Rock musician (Bay City Rollers) Stuart Wood born
Buddy Holly and The Crickets traveled to Clovis, New Mexico, to record "That'll Be The Day" (one of the classics of rock 'n' roll) and "I'm Looking For Someone To Love". Both songs were released on Brunswick Records in May of that year.
Rock singer-musician (The Alarm) Mike Peters born
John F. Kennedy names Henry Kissinger national security adviser.
22-year-old Cassius Clay (later Muhammed Ali) became world heavyweight boxing champion by defeating Sonny Liston in the seventh round in Miami Beach, Florida. Clay had been an 8-1 underdog. Attendance: 8,297.
Actress Veronica Webb born
Nancy Sinatra received a gold record award for the hit, "These Boots Are Made For Walkin'".
Germany gave in to ransom demands from the Arab terrorist hijackers of a jumbo jet and paid $5 million for the release of its passengers.
The Stephen Sondheim musical, "A Little Night Music," opened at Broadway's Shubert Theater.
Rhythm-and-blues singer Justin Jeffre (98 Degrees) born
The U.S. Supreme Court rules that states may ban the hiring of illegal aliens.
Christopher Cross won five Grammy Awards at ceremonies in Radio City Music Hall in New York City. He was awarded the Album of the Year award for "Christopher Cross" and his hit, "Sailing", won for Best Arrangement Accompanying Vocalist(s), Record of the Year and Song of the Year. Christopher was also voted Best New Artist of 1980.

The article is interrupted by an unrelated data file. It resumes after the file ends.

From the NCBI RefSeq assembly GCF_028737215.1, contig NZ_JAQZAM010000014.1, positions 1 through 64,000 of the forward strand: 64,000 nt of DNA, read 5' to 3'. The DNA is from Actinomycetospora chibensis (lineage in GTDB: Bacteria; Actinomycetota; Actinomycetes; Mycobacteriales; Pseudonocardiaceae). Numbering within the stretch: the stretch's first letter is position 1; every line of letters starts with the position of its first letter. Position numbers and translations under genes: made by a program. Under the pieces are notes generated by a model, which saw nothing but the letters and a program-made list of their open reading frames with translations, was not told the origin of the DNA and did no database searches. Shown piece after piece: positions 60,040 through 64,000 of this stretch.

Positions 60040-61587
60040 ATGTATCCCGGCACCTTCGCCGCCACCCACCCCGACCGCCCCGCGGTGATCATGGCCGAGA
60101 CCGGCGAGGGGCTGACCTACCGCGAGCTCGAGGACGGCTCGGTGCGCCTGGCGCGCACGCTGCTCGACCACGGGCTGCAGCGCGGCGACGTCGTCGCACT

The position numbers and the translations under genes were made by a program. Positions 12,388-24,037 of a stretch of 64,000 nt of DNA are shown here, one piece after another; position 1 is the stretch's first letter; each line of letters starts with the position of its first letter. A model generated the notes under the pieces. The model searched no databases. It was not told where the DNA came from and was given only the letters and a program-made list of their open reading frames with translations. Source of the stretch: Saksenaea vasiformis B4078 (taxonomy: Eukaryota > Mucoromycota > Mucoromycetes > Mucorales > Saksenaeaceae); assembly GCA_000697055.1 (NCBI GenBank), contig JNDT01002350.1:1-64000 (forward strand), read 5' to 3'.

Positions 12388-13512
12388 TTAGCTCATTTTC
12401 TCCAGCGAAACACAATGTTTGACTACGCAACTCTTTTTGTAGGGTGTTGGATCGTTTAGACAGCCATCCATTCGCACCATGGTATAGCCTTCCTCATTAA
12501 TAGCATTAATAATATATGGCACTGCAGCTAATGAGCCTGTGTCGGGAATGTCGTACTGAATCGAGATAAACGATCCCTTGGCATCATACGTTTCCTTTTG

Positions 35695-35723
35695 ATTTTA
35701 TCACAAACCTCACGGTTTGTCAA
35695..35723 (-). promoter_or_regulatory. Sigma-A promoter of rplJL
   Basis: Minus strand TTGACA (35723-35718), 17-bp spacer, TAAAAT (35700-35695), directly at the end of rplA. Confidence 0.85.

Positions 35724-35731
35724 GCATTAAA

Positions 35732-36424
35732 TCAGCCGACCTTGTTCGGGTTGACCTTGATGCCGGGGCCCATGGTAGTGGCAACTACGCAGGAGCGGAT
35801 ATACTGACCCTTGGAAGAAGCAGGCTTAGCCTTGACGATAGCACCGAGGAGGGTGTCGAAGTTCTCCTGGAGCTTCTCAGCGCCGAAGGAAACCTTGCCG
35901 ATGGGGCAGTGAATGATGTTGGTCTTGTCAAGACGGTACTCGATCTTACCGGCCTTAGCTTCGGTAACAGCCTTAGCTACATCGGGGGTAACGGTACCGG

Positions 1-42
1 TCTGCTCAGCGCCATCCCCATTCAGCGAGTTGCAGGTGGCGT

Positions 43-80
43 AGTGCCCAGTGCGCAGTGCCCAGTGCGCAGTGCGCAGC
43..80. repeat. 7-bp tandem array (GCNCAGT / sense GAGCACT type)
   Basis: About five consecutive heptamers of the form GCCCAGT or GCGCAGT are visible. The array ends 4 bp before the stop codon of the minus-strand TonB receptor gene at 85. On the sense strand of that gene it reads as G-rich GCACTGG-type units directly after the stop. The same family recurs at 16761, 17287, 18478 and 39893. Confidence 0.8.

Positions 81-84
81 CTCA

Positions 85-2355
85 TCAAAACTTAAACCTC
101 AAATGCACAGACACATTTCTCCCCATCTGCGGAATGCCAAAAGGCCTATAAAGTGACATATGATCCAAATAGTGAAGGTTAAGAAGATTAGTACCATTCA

Pulitzer Prize-winning playwright Tennessee Williams was found dead in his New York hotel suite; he was 71.
Michael Spinks defeated Eddie Davis in a unanimous decision to retain the light heavyweight championship; in 12 rounds in Atlantic City, New Jersey.
Edwin Meese III was sworn in as attorney general, succeeding William French Smith, in a private White House ceremony.
Pulitzer Prize-winning poet and author Robert Penn Warren was named the first poet laureate of the United States by Librarian of Congress Daniel J. Boorstin.
"We Are The World" captured four Grammy Awards this night. The song, featuring more than 40 superstar artists gathered at one time, was awarded the Top Song, Record of the Year, Best Pop Performance and Best Short Video Awards.
Actor Justin Berfield ("Malcolm in the Middle") born
President Ferdinand E. Marcos fled the Philippines after 20 years of rule in the wake of a tainted election; Corazon Aquino assumed the presidency.